I’ve read a few posts on this already, but I’m going to throw my few cents into the conversation.
Okay. No cents. Just words.
We have this idea that if we write a book that crosses genres rather dramatically, we will widen our audience to epic proportions.
So, if we write a book set on a space ship in the far reaches of another galaxy, but it’s not about the space travel, it’s about a murder and the intricacies of the legal case, we may think – I’M BRILLIANT!!! ALL THE PEOPLE WHO LOVE SCIENCE FICTION AND ALL THE PEOPLE WHO LOVE LEGAL BOOKS WILL READ MY BOOK!!!
MWAHAHAHAHAHAHAHA!!!! *rubs hands together in the knowledge we’ve hit upon a brilliant plan*
But in 95% of cases, here’s what actually happens:
Now. Will there be outliers? For sure. Will there be people who love both those genres but hate your book? Yup.
I feel like this is the case half the time with collaborations. I used to think that it would gain me more readers, and gain my writing partner more readers, but after writing a lot of collaborations, I’m not so sure. I think that happens SOME of the time, but I think MORE of the time, the audience shrinks to mostly the people who like BOTH of the authors.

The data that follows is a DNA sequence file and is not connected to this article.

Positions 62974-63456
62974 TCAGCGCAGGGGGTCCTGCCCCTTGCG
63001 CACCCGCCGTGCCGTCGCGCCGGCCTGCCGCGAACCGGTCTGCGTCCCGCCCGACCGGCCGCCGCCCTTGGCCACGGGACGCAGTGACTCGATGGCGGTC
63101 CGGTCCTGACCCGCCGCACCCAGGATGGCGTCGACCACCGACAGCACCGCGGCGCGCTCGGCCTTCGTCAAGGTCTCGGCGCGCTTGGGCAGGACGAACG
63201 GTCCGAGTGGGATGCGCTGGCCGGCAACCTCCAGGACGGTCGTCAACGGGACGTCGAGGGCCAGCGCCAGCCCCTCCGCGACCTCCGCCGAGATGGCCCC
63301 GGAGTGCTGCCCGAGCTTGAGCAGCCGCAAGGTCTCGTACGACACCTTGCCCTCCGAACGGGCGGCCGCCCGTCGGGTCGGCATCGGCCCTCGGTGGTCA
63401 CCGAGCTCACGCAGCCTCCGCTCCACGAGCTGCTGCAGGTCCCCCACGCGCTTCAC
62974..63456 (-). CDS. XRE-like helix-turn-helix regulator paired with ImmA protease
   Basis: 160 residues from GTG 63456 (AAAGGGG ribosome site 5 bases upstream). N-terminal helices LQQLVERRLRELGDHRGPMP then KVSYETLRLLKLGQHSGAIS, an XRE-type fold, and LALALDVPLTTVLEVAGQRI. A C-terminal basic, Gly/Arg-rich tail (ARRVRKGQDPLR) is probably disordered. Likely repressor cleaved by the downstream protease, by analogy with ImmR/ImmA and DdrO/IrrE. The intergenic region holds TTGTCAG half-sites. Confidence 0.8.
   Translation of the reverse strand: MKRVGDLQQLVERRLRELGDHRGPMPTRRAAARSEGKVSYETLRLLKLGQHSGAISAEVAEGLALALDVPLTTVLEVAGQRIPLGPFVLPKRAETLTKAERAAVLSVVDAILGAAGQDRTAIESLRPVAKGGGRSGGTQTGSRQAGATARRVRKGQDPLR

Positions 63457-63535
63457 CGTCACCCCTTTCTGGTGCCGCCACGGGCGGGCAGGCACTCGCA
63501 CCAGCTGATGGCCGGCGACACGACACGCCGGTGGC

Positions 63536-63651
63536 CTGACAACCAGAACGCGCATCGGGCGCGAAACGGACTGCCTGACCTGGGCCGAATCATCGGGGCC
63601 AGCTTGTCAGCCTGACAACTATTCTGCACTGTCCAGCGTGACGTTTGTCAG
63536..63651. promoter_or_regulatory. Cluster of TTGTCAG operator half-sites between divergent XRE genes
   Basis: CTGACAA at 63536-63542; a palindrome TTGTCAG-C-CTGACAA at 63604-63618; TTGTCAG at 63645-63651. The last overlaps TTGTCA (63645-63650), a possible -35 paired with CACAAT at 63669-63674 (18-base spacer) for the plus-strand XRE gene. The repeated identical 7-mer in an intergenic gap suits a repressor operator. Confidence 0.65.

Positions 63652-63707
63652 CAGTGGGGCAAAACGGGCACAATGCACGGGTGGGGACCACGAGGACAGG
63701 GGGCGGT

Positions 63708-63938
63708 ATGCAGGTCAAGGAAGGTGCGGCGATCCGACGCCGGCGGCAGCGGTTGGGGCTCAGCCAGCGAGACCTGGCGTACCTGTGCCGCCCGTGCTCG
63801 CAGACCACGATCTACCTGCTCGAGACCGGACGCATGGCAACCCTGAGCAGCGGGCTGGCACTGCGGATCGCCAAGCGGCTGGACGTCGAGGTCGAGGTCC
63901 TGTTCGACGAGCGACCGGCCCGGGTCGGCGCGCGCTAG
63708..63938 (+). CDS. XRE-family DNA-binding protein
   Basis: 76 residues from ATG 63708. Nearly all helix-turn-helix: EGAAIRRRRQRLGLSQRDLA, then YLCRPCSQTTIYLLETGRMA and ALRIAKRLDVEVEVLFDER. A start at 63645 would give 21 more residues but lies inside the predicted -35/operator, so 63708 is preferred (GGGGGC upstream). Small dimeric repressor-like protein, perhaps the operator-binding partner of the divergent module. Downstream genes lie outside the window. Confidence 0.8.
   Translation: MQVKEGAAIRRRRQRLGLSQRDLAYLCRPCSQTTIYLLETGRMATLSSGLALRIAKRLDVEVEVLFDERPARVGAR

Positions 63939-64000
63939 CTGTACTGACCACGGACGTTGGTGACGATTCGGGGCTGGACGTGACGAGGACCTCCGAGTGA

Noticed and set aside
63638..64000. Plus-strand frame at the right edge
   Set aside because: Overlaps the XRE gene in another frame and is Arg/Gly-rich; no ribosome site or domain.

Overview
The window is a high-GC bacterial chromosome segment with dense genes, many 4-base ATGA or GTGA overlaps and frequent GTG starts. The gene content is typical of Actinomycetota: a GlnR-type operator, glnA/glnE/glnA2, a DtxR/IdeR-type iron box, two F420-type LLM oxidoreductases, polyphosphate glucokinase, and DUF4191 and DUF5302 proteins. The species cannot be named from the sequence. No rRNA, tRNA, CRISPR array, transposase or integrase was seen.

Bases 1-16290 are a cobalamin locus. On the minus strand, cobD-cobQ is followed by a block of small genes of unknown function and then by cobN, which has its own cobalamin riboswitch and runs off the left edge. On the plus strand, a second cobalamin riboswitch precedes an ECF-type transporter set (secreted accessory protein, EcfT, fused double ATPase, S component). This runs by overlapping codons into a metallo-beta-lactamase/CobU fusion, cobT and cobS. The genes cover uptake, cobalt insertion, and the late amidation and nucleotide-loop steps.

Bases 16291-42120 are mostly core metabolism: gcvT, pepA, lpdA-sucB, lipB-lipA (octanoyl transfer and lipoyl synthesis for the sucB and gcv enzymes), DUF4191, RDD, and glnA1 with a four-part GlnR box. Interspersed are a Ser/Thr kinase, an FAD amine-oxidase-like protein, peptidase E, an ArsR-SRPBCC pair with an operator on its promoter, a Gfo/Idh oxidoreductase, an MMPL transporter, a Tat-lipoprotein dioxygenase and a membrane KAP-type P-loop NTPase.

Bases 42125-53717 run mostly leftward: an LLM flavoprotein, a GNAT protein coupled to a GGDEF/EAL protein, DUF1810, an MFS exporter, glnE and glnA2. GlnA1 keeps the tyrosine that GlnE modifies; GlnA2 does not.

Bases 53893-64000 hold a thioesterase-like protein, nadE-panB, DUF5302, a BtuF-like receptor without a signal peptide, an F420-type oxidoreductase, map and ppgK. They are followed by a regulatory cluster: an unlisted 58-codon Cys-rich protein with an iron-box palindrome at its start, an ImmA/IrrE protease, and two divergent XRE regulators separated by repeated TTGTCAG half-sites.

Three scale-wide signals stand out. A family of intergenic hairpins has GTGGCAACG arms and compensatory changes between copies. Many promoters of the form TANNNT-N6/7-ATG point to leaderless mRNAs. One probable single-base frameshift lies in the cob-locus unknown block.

So. If you’re wondering why your epic swash-buckling fantasy with the occasional robot isn’t selling. This might be the reason. That’s a big risk for publishers. Yanno, we’re back to that idea of Different, but not too different… Think of this like hit songs–you know the ones you think that maybe you’ve heard before? But then realize you haven’t? Do that. 😉
And yes, please bring up Firefly. That show is genius. It was cowboys and space, and because the writing was freaking brilliant, and the casting was perfect, it worked. But please know that’s the exception. Not the rule.
Happy writing everyone!!
P.S. Allie adds that Firefly was also cancelled, so just because it’s good, doesn’t mean it will be popular…